There are a few areas where this camera doesn’t quite keep up to its competitors with similar size and zoom profiles (I looked at the Canon PowerShot SX280 and the Panasonic ZS30. In comparison to those cameras, the FujiFilm zoom operation isn’t as responsive or as smooth, which is most noticable when shooting video. In addition, the motor sound is louder in the sound recording (though my audio-pro husband says you should NEVER use the camera mic anyway!). The WiFi connectivity is a bit more cumbersome than its competitors, requiring a few coordinated steps on both the camera and phone. Lastly, this camera doesn’t provide any touch screen operation, though I suspect that future models of this camera will improve connectivity and introduce touch-screen technology, as FujiFilm already uses touch-screen in some of their other cameras (the 2014 crop of cameras ship in early Spring).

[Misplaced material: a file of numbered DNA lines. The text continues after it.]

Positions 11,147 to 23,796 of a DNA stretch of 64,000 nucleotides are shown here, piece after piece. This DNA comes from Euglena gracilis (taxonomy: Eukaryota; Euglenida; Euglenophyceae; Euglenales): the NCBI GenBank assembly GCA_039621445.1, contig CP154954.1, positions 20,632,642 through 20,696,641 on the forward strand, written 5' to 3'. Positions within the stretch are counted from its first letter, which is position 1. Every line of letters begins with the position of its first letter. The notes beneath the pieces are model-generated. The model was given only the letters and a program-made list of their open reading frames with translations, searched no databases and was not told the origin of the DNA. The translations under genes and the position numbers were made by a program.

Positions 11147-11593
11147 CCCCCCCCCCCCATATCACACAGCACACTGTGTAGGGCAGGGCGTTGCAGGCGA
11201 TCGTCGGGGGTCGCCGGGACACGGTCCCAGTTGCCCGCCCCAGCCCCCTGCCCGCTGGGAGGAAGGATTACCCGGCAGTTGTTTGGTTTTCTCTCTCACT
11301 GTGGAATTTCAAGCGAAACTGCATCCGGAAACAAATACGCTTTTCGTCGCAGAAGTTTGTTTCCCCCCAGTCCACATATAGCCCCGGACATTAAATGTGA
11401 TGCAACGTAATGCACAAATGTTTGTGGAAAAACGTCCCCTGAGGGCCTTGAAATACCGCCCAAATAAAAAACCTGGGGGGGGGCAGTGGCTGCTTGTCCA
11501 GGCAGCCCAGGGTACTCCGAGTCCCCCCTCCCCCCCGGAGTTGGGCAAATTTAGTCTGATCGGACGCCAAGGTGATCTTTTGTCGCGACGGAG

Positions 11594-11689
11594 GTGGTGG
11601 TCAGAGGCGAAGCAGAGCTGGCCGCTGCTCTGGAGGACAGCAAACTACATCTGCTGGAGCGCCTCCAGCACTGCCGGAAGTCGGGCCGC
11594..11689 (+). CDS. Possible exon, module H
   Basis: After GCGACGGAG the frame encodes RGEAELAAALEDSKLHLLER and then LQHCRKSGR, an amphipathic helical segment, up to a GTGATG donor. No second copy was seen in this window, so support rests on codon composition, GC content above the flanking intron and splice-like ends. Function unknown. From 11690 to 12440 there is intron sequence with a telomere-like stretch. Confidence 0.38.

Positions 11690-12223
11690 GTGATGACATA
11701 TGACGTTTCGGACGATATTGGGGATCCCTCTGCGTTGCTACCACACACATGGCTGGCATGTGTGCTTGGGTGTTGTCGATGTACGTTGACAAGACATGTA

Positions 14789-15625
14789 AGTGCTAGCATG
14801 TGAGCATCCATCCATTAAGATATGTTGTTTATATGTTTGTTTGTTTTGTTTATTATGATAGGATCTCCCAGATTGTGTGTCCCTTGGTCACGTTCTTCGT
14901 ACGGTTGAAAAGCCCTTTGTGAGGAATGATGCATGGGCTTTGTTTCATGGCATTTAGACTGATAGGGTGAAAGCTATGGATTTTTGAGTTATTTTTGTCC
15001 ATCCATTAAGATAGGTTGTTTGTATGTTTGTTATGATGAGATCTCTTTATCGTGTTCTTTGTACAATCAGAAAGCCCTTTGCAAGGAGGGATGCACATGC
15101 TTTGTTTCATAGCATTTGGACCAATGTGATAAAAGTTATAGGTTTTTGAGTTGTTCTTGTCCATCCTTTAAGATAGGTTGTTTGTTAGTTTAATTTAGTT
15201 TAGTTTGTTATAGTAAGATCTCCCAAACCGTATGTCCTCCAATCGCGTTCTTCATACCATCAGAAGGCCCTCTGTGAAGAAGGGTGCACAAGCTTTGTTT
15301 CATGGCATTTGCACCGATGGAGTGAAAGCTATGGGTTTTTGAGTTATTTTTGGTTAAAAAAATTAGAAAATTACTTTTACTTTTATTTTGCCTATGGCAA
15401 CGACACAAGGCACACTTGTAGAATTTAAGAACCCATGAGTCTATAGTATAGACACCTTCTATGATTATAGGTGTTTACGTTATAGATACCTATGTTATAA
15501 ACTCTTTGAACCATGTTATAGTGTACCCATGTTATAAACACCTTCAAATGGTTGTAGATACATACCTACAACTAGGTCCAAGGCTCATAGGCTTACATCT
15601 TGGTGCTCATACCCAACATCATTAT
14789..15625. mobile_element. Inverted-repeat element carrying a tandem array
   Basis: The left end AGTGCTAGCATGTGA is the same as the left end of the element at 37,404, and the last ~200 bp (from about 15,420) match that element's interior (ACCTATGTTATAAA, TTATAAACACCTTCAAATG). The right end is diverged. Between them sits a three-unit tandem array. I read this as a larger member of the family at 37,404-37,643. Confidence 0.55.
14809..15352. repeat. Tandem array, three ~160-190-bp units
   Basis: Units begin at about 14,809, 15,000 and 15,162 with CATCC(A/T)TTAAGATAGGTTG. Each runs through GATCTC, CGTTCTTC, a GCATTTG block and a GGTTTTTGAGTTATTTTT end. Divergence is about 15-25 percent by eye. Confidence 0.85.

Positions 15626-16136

Priced at under $400, this uber-compact, super-zoom camera would likely be a significant gift for yourself or a beloved photographer. Competitors might offer more in the way of better implementation of “modern digital” features, such as zippier and smoother video recording, easier WiFi connection, touch screen access, but the FujiFilm F900EXR stands out by providing the highest resolution, traditional manual exposure feedback and controls, and in being the only camera of its class to allow you to shoot in RAW or RAW+JPEG. Although it won’t likely replace your iPhone or high-end digital SLR, carrying around this extremely powerful and very small camera would significantly increase the likelihood that you’ll capture that magic photo as you move through everyday life.